State officials are looking to broaden the way school performances are judged to comply with new federal standards, moving beyond test scores and graduation rates to other measures, such as the atmosphere a school creates and the availability of art, music, and college-level courses.
The goal is to provide the public with a more holistic view of the quality of education at each school in Massachusetts by shining light on areas that get overlooked in a state accountability system that maintains a laser-like focus on standardized test scores.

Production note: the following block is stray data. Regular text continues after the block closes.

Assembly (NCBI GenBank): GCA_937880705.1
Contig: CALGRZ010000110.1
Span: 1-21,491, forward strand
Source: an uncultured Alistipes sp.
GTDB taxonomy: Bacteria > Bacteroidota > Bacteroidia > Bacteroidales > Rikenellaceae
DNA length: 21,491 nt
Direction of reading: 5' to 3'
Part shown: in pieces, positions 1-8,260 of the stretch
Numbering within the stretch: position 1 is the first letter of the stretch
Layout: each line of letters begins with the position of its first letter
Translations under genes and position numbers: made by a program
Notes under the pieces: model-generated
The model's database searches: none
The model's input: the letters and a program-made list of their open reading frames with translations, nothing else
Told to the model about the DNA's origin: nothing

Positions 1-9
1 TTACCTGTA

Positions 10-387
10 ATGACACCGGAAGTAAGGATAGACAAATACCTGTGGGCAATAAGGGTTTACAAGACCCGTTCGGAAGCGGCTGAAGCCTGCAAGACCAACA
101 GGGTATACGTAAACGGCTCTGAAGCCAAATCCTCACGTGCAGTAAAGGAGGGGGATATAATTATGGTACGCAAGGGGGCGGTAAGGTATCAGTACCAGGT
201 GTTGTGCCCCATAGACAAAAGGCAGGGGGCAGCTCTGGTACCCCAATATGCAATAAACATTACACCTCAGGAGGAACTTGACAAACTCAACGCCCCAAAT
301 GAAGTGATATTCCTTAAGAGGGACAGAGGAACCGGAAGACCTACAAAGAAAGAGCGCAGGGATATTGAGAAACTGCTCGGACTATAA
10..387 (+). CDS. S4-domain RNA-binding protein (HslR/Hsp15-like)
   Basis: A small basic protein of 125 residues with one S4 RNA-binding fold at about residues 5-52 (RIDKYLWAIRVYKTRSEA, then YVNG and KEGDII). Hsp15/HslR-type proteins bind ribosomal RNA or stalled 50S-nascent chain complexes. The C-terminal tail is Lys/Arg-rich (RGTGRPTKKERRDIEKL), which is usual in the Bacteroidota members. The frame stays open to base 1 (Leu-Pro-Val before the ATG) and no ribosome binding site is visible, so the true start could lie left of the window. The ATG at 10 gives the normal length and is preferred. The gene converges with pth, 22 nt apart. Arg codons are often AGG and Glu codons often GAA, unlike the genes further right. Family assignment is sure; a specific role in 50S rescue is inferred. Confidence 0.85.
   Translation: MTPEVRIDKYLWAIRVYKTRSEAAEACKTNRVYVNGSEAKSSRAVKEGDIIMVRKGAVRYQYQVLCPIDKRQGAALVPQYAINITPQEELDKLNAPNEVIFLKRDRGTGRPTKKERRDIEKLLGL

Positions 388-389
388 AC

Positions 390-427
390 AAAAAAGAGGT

Mitchell Chester, the state commissioner of elementary and secondary education, said his agency has not yet decided how many new measures might be added.
“We want to make sure that collectively the indicators in the system provide more signals than noise,” Chester said. “One concern I have is if we have too many signals, it might not be clear where things are going well and where schools need to buckle down.”